By Adrienne Francis and Sophie Kesteven
Brooke Thomas, event organiser, pictured front left, said more than a hundred people took part in the community dance. (ABC News: Adrienne Francis )
While most people opt for a beanie or scarf at this time of year, some in Canberra have swapped their winter attire for flowing red dresses.
In an attempt to raise money for a frontline domestic violence service, more than 100 men, women and children took part in a community dance event called The Most Wuthering Heights Day Ever.
“It seems to capture people’s imaginations,” event organiser Brooke Thomas said.
What began as a flash mob re-enactment of Kate Bush’s 1978 music video in the UK in 2013, has since spread around the world as a July event.
“Maybe there’s a little bit of interpretive dancer in all of us and this is how it gets out,” Ms Thomas said.
Ms Thomas said Wuthering Heights Days around the world are traditionally aimed at raising funds for a charity related to women’s health and services.
“I was thinking about the novel Wuthering Heights — and frankly it’s about an abusive relationship — and I thought what a great link to the idea of donating to the Domestic Violence Crisis Service (DVCS) to help women and families out of abusive relationships,” she said.
“I also made it clear from the outset that this was an inclusive event and I’m so pleased to see quite a few blokes involved, and even some sons with their mums.”
Chris, pictured far right, said the community dance event was a great way to help a good cause and have fun with friends. (ABC News: Adrienne Francis )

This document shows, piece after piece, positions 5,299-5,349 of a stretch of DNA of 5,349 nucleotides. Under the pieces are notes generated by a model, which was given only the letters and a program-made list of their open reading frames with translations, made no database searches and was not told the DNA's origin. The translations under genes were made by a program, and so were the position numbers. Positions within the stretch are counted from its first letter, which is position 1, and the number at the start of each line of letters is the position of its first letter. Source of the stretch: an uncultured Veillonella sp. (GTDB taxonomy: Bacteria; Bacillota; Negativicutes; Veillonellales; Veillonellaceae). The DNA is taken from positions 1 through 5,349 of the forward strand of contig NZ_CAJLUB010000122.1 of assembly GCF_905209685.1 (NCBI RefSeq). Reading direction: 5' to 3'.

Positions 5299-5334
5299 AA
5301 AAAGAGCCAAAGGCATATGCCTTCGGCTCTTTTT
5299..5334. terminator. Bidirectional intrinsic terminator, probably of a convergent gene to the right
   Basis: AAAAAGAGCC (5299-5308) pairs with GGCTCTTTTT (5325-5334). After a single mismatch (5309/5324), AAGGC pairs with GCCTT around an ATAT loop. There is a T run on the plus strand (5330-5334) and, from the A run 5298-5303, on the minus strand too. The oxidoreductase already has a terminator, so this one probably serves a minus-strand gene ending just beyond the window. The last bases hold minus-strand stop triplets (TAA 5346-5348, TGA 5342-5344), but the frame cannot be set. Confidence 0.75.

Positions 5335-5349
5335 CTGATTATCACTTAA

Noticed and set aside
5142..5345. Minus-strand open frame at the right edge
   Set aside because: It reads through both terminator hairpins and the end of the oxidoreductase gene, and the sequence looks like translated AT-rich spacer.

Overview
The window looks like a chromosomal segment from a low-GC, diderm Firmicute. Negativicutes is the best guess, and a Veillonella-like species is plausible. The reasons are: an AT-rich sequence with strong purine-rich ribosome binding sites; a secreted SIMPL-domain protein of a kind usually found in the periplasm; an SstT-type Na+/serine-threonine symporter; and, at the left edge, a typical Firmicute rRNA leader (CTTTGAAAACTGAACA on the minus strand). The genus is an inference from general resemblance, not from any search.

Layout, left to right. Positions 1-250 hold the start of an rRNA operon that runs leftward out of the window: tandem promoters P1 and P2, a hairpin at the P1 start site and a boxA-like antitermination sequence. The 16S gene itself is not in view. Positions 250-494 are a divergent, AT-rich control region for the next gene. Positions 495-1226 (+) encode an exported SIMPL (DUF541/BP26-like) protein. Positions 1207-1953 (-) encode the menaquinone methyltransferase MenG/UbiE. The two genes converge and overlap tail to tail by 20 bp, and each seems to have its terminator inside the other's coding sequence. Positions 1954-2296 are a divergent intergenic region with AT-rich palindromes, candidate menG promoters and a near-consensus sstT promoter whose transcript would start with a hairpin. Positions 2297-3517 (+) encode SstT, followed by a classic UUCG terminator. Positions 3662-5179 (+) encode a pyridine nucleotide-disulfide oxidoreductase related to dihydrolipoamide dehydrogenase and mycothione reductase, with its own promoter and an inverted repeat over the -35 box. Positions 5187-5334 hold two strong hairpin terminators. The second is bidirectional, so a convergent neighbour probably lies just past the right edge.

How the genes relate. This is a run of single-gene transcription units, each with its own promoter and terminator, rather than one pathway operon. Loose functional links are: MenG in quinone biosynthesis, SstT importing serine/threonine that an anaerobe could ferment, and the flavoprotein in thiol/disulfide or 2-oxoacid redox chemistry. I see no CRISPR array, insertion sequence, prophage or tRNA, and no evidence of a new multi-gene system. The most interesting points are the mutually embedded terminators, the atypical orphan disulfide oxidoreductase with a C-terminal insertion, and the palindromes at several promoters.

And while many people dressed up as Bush for the occasion, few could say they had met her in flesh — apart from one man by the name of Phil Robson.
Mr Robson is Bush’s cousin, and was among those who turned out to watch the colourful event. He said he was looking forward to witnessing the performances.
“I’m particularly enamoured with some of the gentleman who have dressed up as Kate Bush, and I’d be interested to see how they perform with their particular moves,” he said, smiling.
Among those wearing red dresses, wigs and makeup as part of the performance in Glebe Park was a man by the name of Chris.
“I’m feeling very self-conscious but I’m going to own it and give it a good shot,” he laughed.
“We’ve had a few rehearsals, practised some dance moves — a bit of pterodactyl and this and that.
“But I wanted to get involved because raising money for domestic violence is the main thing, but it’s also a bit of a laugh with friends and you can have fun with like-minded people.”
Months of preparation went into preparing the costumes and perfecting the dance moves for the event. (ABC News: Adrienne Francis )
“A lot of men don’t think they have a licence to dance and I think that’s a sad thing, so it’s great for them to unleash those social inhibitions about dance,” Ms Thomas added.
“And there’s a solidarity about it as well because we’ve been raising funds for the Domestic Violence Crisis Service and we’re all partners in addressing domestic and family violence together, so it’s been fantastic and important to have men involved as well.”